We all walked away from Marvel’s incredible new movie, Black Panther, wishing that Wakanda – the fictional African country that was never colonised and was, therefore, able to thrive free of European influence — actually existed.
Sadly, since it doesn't, influences had to be drawn from different African cultures to create Wakanda’s fashion and language. While South Africa’s isiXhosa is the second language spoken in the film besides English, Nsibidi — an ancient Nigerian system of symbols – is one of Wakanda's two written languages.
Nsibidi is a centuries-old Nigerian language that used symbols instead of words or sounds. While Nsibidi does appear in some parts of the film — like the pillars of T'Challa's throne room — the main written language is an evolved version created by the movie's production designer, Hannah Beachler.
According to Beachler, she updated Nsibidi like roman numerals. It took about six months and other influences from around the world, but Beachler was able to create an entire alphabet. "The language needed to evolve from the older hieroglyphs into a more modern version", she explained to Indiewire.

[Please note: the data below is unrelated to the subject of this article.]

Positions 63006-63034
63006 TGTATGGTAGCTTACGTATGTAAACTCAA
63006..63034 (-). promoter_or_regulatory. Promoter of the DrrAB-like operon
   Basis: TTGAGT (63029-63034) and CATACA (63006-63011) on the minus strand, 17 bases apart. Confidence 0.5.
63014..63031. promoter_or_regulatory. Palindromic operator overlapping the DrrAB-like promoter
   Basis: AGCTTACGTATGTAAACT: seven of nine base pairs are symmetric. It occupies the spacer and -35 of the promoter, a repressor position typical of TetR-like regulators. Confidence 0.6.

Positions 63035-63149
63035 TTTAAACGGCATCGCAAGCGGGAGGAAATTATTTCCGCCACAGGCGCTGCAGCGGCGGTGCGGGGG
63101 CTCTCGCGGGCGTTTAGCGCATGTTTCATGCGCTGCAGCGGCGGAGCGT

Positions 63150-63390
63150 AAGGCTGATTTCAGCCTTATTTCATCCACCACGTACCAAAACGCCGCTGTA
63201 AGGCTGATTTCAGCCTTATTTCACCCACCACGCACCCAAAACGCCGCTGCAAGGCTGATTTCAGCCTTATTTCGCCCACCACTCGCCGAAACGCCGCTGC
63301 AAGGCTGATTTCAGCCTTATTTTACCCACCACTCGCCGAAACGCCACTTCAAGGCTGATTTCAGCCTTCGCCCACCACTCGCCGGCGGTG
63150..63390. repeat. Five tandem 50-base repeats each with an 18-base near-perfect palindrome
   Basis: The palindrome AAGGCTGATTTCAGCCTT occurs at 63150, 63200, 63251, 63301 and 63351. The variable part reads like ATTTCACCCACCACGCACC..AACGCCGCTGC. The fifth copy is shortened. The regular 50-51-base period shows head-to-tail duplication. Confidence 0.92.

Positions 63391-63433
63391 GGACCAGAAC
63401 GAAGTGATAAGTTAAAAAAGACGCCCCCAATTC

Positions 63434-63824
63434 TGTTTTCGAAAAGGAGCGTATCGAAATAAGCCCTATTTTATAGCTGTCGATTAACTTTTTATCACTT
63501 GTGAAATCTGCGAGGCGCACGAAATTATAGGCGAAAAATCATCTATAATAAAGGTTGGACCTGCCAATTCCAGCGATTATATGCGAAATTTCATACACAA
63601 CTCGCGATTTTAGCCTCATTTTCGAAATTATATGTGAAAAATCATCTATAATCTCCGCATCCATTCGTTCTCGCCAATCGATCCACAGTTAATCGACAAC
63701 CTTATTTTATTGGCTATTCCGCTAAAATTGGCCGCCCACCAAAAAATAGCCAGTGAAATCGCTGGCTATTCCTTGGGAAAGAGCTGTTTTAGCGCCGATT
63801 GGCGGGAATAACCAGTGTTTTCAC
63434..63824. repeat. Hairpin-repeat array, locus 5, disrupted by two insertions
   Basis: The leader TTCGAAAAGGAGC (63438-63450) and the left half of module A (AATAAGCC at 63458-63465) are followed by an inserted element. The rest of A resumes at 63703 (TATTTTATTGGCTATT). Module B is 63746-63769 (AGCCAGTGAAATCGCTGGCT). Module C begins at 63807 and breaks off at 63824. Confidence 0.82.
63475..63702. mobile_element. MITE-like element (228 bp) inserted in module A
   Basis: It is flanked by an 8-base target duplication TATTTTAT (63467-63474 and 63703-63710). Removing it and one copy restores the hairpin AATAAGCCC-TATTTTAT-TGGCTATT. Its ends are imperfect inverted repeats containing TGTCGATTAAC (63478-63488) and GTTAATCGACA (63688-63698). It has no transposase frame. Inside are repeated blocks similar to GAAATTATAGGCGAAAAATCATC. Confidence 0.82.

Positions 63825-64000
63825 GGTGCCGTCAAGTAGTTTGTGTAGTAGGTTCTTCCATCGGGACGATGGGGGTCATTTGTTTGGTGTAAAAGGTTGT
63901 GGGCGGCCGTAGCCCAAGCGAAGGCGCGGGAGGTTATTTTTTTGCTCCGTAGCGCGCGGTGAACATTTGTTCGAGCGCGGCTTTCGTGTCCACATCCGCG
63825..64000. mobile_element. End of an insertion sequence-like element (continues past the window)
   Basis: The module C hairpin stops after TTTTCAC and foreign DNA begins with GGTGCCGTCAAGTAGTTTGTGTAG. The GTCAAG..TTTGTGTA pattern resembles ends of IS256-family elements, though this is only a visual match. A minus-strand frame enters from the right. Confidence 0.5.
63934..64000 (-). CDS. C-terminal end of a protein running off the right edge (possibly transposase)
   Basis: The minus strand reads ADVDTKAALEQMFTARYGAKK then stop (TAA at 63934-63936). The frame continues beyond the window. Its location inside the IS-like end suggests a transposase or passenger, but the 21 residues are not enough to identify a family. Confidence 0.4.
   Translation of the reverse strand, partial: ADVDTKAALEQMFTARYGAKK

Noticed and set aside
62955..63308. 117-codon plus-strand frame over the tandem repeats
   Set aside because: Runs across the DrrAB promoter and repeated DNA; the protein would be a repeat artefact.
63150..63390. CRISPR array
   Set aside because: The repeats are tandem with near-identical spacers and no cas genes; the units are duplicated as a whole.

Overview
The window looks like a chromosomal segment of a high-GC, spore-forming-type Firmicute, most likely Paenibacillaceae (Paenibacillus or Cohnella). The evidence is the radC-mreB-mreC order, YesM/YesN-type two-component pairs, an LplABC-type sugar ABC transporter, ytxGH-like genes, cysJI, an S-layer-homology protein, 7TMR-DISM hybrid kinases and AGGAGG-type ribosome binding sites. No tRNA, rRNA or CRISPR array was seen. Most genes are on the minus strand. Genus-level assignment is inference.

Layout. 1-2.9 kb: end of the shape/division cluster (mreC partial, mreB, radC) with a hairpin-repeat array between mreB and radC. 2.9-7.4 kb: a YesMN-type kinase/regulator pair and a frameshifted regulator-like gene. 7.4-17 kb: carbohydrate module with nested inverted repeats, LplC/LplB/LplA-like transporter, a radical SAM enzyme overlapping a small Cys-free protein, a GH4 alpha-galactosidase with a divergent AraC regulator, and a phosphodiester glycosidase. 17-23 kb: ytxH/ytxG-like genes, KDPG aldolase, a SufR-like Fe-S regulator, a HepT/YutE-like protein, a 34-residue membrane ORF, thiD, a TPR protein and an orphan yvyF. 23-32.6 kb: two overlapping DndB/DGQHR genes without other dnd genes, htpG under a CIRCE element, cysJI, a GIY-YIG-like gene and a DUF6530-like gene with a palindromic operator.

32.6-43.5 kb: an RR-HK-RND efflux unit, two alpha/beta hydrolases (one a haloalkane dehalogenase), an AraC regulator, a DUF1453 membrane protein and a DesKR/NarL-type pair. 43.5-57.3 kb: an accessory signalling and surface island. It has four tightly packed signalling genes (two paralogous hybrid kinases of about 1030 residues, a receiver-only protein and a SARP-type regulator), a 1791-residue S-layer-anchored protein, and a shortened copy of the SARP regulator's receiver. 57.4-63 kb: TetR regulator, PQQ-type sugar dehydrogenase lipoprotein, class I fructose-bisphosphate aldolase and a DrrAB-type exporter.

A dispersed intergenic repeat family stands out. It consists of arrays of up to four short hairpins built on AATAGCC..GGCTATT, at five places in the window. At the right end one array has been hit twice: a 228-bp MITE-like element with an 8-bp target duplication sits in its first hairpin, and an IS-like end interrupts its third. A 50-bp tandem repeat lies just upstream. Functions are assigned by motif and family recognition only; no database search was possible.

About using an ancient Nigerian language as the jumping off point, Beachler continued:
"It was a process of trying to pay homage to lost languages, but also infusing the idea of Afrofuturism of reclaiming languages lost."
From the streets of Wakanda to Shuri's lab, the written language appears in almost every part of the movie — with stylistic flourishes unique to each location. "What you see in the movie is just scratching the surface of what we created for the whole civilization", Beachler concluded.